THERE are few better ways to reward a walk up one (or more) of Scotland’s 282 Munros than with a dram.
Sadly there aren’t distilleries situated conveniently at the end of each and every Munro walk, but there are a select few worth incorporating into a weekend of walking in the Highlands.
Ben Alder and Dalwhinnie Distillery
Among the most remote Munros in the country, a walk up Ben Alder is a mammoth eight-hour return journey from the Culra Bothy - which itself is accessed by a three to four hour walk or cycle from Dalwhinnie.
The physical struggle is worth it for the glorious views of the Central Highlands and the sense of achievement from ticking off a couple more Munros (Beinn Bheoil is also included on the walk).
After completing the marathon walk and returning to your starting point in Dalwhinnie, treat yourself to a tasting session or tour of the Dalwhinnie Distillery.
If you’re a single malt fan sample the smooth and subtle tastes of the Dalwhinnie 15 year old.
Where: Dalwhinnie, PH19 1AA
Ben Nevis and Ben Nevis Distillery
Navigating the crowds will be among the challenges you face when climbing Britain’s tallest mountain, particularly during weekends and bank holidays.
However, catch Ben Nevis on a quiet day and you will truly appreciate the majesty of the Scottish giant.
There are few better ways to end a trip up the Lochaber peak than with a swallie at the Ben Nevis Distillery in Fort William.
Elements of citrus and coffee bless the popular ten year old single malt whisky.
Where: Lochy Bridge, Fort William, PH33 6TJ
Cuillin and Talisker
Whichever of the Cuillin you decide to take on, you will have a day to remember - whether it’s a strenuous day bagging the Sgurr nan Eag and Sgurr Dubh Mor, an easier walk up Sgurr na Banachdich, or an unforgettable day conquering the Inaccessible Pinnacle.
Whichever route you take, a reward is in order for your heroic efforts on Skye’s intimidating mountains.
Located a 15-minute drive from Glenbrittle Youth Hostel, Talisker distillery serves up a fine selection of single malt whiskies. The Talisker 18 year old offers up fruity notes with a hint of butterscotch.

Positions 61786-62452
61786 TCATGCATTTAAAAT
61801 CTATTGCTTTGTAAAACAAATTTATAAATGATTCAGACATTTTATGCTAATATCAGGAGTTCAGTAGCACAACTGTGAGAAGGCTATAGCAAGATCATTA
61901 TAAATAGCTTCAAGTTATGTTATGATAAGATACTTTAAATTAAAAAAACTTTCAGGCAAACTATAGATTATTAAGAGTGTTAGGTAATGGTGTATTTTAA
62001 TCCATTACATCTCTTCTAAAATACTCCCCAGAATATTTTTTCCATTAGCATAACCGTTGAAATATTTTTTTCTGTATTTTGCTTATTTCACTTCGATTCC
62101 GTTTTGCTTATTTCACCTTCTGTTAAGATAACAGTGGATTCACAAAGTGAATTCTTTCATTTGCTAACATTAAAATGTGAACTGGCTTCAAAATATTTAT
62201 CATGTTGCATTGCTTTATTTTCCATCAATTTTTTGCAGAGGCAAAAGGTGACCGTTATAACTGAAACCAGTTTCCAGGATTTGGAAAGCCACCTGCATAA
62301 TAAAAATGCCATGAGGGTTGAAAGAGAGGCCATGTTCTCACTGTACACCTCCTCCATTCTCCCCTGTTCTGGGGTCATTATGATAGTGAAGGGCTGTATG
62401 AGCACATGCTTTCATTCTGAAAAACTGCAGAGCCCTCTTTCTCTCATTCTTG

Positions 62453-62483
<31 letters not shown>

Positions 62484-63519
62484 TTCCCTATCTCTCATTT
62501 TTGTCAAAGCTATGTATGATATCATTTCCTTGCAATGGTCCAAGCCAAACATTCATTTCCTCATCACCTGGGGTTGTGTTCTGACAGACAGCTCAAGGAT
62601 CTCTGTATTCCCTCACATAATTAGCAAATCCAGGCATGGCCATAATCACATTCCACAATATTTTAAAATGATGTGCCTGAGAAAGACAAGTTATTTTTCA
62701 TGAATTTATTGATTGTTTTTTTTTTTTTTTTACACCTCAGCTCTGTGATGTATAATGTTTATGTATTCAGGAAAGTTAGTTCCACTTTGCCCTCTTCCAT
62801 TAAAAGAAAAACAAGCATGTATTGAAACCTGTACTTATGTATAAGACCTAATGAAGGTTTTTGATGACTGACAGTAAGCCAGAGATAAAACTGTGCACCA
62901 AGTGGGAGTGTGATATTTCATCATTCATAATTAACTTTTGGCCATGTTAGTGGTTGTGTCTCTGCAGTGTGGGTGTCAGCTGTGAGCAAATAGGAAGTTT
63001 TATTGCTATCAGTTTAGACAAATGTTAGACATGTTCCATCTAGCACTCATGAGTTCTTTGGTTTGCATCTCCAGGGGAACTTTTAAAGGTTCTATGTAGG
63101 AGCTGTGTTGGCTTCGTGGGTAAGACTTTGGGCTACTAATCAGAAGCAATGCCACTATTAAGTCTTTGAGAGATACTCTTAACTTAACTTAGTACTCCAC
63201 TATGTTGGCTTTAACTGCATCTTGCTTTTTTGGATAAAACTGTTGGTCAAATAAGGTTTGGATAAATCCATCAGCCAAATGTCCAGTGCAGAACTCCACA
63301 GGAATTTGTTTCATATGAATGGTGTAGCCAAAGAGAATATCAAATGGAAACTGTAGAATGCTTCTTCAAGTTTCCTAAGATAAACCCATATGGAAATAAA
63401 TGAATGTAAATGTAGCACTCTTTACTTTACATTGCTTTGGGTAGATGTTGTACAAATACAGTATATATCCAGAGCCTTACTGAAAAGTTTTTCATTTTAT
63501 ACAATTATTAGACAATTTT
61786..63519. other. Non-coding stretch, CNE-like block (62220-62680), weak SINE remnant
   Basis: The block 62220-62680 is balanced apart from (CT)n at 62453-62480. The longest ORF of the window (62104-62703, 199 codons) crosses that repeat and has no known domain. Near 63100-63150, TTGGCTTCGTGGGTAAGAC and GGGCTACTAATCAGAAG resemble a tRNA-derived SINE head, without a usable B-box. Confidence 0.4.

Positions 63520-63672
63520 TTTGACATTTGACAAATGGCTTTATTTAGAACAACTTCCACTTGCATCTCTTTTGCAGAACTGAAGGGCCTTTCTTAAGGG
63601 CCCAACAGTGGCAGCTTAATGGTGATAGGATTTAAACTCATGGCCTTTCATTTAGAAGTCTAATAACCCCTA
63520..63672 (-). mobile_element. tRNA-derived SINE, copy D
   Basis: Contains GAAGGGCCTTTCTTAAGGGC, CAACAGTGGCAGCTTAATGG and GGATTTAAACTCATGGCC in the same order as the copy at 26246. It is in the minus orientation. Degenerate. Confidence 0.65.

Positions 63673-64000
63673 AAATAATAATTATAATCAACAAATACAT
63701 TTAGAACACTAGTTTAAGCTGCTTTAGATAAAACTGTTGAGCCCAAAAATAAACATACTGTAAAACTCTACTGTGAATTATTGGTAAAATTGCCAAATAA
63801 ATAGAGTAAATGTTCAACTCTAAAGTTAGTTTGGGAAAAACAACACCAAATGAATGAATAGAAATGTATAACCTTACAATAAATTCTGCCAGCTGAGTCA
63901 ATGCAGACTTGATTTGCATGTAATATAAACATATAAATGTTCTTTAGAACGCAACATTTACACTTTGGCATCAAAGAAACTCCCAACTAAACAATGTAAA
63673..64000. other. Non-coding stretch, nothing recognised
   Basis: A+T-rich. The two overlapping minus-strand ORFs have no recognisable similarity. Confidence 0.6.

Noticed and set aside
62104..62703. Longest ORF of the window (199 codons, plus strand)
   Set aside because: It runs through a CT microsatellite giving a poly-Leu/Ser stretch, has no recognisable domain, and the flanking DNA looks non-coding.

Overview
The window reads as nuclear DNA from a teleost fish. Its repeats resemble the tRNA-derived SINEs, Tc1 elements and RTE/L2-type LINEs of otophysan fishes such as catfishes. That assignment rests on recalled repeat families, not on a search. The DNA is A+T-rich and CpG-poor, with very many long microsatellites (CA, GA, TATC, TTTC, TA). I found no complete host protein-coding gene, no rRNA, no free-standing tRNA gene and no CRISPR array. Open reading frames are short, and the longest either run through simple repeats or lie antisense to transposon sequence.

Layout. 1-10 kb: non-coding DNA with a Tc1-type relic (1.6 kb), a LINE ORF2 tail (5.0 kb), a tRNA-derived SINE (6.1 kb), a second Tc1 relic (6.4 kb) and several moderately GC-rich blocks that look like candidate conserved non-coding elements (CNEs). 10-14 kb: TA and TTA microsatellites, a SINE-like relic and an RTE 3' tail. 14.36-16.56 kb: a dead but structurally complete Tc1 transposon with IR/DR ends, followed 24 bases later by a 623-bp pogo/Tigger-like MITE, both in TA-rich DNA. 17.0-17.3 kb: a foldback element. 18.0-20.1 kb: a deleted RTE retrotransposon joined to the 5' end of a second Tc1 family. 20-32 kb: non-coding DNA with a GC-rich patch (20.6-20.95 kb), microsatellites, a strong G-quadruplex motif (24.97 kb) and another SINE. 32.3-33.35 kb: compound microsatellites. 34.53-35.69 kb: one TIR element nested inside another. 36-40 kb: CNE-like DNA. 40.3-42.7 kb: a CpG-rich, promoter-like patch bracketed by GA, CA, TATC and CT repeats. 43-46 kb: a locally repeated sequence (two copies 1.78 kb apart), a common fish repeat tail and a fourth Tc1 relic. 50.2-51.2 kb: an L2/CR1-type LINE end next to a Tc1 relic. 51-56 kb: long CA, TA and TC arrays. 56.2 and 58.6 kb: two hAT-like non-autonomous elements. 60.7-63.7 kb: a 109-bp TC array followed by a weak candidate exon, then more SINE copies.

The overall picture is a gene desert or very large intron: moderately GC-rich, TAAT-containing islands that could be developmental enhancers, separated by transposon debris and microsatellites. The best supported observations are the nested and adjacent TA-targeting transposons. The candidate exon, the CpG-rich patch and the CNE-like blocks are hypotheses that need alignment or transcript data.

Where: Carbost, Isle of Skye, IV47 8SR
Ben Chonzie and Glenturret distillery
The rather unremarkable Perthshire mountain can be made more exciting if approached from Glenturret.
Caught on a fine day, Ben Chonzie can make for a perfectly enjoyable walk, especially if followed up by a trip to the The Famous Grouse experience at Glenturret distillery.
The oldest working distillery in Scotland offers a well-oiled tour along with well stocked tasting sessions. The zesty ten year old Glenturret is particularly tasty.
Where: The Hosh, Crieff, PH7 4HA
Ben Lomond and Glengoyne Distillery
The most southerly Munro radiates its own distinctive charm, and exquisite views of Loch Lomond await those who reach the peak. The descent down the Ptarmigan Ridge is the highlight of this fine walk.
Around half an hour from the Rowardennan car park where most ascents of the mountain start is the fantastic Glengoyne distillery.
Tours of the beautiful distillery and tasting sessions are on offer, and the sherry-infused 15 year old Glengoyne will taste that little bit better following a stroll up Ben Lomond.
Where: Dumgoyne, Near Killearn, G63 9LB
Lochnagar and Royal Lochnagar
It’s possible to incorporate the five White Mounth Munros into a single day of walking.
The first of the five - Lochnagar - is the most spectacular. Perched over a stunning corrie, the pointed summit is a favourite among many walkers.
If you’ve summited Lochnagar you’ve earned a dram, so if you’ve peaked all five of the White Mounth Munros surely you deserve five times that?
Situated by the Queen’s Scottish residence, Balmoral Castle, the Royal Lochnagar Distillery offers a range of tours, complete with tasting sessions that should satisfy the thirsty walker.
Royal Lochnagar Selected Reserve is particularly tasty, serving up notes of treacle and orange.
Where: Crathie, Ballater, Aberdeenshire, AB35 5TB